The memorial includes two plazas in the shape of the footprints of the Twin Towers with cascading 30 foot (9.1 metres) waterfalls. Around the perimeters of pools in the center of each plaza are the names of the victims of the September 11th attacks and an earlier 1993 attack at the trade centre.
"Ten years have passed since a perfect blue sky morning turned into the blackest of nights," New York mayor Michael Bloomberg said during the ceremony.
"Since then, we've lived in sunshine and in shadow, and although we can never unsee what happened here, we can also see that children who lost their parents have grown into young adults, grandchildren have been born and good works and public service have taken root to honor those we loved and lost."
Obama visited the North Memorial Pool, which sits in the footprint of the north tower. He walked around the pool hand-in-hand with first lady Michelle Obama, former President George W. Bush and his wife, Laura.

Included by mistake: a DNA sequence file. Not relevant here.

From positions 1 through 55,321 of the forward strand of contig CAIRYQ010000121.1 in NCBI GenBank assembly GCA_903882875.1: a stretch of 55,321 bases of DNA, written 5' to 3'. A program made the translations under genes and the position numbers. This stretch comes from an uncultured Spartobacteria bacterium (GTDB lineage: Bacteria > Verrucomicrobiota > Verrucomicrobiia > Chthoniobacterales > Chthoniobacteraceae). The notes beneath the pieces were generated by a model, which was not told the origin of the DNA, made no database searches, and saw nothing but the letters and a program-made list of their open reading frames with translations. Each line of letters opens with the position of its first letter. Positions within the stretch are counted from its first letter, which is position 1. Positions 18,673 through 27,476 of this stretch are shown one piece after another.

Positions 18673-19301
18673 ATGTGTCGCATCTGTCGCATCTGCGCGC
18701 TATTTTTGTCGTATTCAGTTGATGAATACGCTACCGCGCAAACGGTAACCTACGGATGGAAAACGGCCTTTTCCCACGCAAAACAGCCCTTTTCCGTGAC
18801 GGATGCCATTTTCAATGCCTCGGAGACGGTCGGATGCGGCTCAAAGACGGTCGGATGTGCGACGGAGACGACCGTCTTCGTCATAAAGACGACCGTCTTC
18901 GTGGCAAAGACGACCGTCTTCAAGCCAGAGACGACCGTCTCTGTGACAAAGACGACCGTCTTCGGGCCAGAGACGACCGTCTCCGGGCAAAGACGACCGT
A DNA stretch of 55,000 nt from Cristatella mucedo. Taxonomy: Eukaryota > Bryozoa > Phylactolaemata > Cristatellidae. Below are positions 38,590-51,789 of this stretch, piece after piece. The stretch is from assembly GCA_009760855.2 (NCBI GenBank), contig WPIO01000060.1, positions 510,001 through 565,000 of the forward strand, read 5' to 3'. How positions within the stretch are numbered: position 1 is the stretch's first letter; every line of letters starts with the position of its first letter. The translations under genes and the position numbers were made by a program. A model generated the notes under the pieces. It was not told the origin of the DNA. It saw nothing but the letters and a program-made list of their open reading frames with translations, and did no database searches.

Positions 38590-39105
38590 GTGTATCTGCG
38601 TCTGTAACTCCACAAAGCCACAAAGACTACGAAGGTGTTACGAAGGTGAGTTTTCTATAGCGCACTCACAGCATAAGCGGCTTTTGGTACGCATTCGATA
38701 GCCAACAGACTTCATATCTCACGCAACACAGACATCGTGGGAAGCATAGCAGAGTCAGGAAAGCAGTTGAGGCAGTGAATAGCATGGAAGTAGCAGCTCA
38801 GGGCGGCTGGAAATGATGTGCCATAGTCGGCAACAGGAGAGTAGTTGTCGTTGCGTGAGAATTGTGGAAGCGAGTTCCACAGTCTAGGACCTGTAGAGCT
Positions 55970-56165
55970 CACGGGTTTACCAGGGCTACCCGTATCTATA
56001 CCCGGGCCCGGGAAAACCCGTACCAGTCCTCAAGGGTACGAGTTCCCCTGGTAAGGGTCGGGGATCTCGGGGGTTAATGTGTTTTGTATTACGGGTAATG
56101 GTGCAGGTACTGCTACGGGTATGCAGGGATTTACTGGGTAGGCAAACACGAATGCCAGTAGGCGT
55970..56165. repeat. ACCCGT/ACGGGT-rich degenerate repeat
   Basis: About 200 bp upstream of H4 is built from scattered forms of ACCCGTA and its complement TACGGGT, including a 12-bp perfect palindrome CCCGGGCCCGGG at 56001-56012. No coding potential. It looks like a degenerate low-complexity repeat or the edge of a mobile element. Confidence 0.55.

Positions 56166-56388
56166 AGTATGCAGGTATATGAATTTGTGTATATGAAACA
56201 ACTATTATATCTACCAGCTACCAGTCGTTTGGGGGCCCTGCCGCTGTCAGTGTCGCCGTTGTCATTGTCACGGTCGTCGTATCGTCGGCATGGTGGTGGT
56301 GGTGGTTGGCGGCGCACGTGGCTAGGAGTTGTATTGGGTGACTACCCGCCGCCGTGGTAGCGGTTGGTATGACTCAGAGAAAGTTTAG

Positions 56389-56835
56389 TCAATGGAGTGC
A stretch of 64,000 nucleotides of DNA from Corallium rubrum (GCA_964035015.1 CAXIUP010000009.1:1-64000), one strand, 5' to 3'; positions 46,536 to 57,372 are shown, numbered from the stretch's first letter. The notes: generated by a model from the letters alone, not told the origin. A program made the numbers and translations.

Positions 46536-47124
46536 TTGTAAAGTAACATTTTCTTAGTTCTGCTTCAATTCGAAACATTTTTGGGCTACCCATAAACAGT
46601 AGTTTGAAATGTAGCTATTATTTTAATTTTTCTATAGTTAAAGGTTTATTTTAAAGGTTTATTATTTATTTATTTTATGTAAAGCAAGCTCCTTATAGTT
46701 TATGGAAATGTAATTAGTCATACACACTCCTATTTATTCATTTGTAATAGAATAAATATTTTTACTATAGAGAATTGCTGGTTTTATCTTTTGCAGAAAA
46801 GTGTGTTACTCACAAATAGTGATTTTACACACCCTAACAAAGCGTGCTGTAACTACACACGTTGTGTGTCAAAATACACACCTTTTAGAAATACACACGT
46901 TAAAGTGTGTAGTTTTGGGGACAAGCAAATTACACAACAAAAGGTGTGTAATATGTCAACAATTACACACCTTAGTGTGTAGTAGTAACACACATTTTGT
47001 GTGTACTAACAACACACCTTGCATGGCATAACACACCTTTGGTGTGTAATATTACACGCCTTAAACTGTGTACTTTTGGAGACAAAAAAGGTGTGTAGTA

In a sombre moment, Mr Obama touched the names of the dead, engraved in stone, before he greeted some family members.
Police in New York and Washington were on high alert against a "credible but unconfirmed" threat of an al-Qaeda plot to attack the United States again on the 10th anniversary.
Security was especially tight in Manhattan, where police set up vehicle checks on city streets as well as bridges and tunnels coming into the city. There was an unprecedented show of force in Manhattan from roadblocks on Times Square in midtown to the area around Ground Zero farther to the south.
"It was our Pearl Harbour," said John McGillicuddy (33), a teacher from Yonkers, New York, getting coffee and carrying two American flags on his way to the World Trade Center, referring to the Japanese attack that led America to join the second World War.
"Every year, September is always rough," he said, as he prepared to grieve his uncle, Lieutenant Joseph Leavey, a New York firefighter who died in the south tower on September 11th.